Marriage-license forms in the Florida Keys have been changed to accommodate same-sex couples, even though a judge's ruling that gays can marry in Monroe County has been stayed pending a state appeal.
Since Judge Luis M. Garcia ruled Thursday, siding with same-sex couples in the Keys who challenged Florida's voter-approved ban on gay marriage as discriminatory, the county clerk's office has been inundated with calls from people making plans to fly to Key West for their weddings, said Ron Saunders, the attorney for the clerk's office.
The clerk's office changed its forms even though Republican Attorney General Pam Bondi's appeal created an automatic stay preventing any same-sex marriage licenses from being issued.
"The current vows say 'husband and wife,' and we changed them to 'first spouse, second spouse,'" Saunders told The Miami Herald. "But with the stay, we are now in limbo."
Bondi said the voters' will must be respected. An overwhelming majority in 2008 approved a constitutional amendment defining marriage as a union solely between one man and one woman.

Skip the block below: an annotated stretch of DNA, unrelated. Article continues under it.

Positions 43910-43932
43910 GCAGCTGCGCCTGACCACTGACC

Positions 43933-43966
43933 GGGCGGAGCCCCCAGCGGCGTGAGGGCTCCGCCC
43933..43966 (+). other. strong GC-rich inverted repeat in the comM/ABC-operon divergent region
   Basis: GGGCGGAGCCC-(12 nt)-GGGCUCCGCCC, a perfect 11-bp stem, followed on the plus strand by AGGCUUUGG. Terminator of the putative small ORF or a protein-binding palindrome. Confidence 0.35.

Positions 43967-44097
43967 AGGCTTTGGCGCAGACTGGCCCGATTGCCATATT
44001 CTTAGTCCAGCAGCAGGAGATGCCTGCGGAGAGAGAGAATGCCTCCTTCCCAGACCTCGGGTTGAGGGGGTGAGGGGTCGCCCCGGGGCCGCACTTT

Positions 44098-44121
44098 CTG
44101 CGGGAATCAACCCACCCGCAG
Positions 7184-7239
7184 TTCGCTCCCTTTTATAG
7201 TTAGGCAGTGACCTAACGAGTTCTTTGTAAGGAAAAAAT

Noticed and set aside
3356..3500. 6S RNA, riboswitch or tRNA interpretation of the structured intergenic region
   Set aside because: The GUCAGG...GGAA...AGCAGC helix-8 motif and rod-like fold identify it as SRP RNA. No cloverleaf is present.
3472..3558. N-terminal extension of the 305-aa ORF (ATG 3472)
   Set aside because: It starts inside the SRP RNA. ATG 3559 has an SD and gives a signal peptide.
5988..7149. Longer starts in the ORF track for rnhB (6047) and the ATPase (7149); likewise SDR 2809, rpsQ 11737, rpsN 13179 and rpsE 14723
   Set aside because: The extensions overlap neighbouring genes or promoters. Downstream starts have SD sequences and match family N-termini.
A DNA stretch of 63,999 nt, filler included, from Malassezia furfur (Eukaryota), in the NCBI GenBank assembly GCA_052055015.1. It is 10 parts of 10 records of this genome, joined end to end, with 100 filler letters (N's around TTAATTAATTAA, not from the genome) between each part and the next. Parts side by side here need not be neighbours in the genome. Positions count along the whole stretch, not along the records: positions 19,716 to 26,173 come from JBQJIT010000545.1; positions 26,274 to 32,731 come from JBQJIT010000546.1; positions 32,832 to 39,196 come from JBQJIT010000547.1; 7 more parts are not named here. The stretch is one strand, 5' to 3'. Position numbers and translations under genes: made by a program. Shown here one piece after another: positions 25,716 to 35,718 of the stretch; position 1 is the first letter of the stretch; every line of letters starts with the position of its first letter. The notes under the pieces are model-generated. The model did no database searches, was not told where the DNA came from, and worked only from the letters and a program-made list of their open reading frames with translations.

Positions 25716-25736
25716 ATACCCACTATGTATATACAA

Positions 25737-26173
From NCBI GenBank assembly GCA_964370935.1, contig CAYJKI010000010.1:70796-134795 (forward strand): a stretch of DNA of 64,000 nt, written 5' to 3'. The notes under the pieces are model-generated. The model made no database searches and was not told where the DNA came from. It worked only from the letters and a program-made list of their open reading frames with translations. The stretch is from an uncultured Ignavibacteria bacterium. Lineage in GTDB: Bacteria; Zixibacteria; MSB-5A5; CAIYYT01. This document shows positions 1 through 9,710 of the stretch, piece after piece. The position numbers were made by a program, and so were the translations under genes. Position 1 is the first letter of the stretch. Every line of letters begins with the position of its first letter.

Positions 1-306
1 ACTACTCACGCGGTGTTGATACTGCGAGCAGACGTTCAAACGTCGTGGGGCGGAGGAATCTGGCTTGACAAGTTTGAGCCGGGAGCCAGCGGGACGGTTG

The bartenders who sued Monroe County Clerk of Court Amy Heavilin for refusing them a marriage license in April, Aaron Huntsman and William Lee Jones, celebrated Garcia's ruling and are considering what to do next, said their attorney, Bernadette Restivo. They could wait until the appeals process is over or they could ask Garcia to lift the automatic stay.
"There's a whole process about doing that. We don't file something in court that's not our best work. There's no rush," said Restivo. "It's a marathon, not a sprint. It's going to have to run its course."
Two other challenges of Florida's marriage ban are pending in court. Attorneys for gay couples in Miami-Dade County argue that denying marriage to gay parents stigmatizes their adopted children, making them second-class citizens. Another case, in federal court in Tallahassee, would force Florida to allow gay marriage as well as recognize same-sex marriages performed in other states.